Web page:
Head and neck cancer associated with Bloom's syndrome

Laryngoscope. 1988 Jul;98(7):746-8. doi: 10.1288/00005537-198807000-00012.


Bloom's syndrome (BS) is an autosomal recessive growth disorder associated with chromosomal breaks and rearrangements. Affected individuals exhibit a significantly elevated rate of cancer at an early age. Twenty-seven percent of patients with BS have malignant neoplasms at a mean age of 20.7 years. Since the first description of BS in 1954, five cases of primary head and neck cancer have been identified in the first 103 patients, including two tongue carcinomas and three laryngeal carcinomas. The patients ranged in age from 26 to 34 and included smokers and nonsmokers. The presenting symptoms and histology were identical with those of non-Bloom's syndrome patients. Head and neck cancer represents approximately 6% of all human tumors. This is in contrast with an 18% incidence rate of head and neck cancer among all cancers observed in BS patients. The head and neck surgeon should consider BS in the differential diagnosis of young cancer patients.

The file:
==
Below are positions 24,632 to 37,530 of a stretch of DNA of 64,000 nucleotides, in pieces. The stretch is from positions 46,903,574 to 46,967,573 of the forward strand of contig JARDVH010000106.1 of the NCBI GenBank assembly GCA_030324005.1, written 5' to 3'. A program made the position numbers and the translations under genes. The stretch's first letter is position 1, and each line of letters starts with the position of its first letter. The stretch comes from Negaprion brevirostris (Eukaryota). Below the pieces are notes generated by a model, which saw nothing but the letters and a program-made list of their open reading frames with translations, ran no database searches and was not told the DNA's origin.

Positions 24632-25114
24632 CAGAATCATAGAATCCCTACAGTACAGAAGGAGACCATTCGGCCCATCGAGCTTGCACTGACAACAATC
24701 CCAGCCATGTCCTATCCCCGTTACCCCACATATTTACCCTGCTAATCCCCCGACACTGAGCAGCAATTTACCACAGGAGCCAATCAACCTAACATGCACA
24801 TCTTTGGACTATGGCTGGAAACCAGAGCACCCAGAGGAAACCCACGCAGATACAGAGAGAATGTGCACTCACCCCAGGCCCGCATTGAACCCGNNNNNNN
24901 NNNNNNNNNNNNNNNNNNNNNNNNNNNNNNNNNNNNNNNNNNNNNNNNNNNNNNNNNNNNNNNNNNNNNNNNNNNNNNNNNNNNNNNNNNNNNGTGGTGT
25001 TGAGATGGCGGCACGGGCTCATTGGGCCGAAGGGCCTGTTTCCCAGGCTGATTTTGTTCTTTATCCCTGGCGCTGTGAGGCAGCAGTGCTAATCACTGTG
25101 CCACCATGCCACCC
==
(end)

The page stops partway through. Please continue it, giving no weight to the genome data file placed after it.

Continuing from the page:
Publication types

  • Case Reports
  • Review

MeSH terms

  • Adult
  • Bloom Syndrome / complications*
  • Bloom Syndrome / genetics
  • Carcinoma, Squamous Cell / etiology*
  • Head and Neck Neoplasms / etiology
  • Humans
  • Laryngeal Neoplasms / etiology*
  • Male
  • Pedigree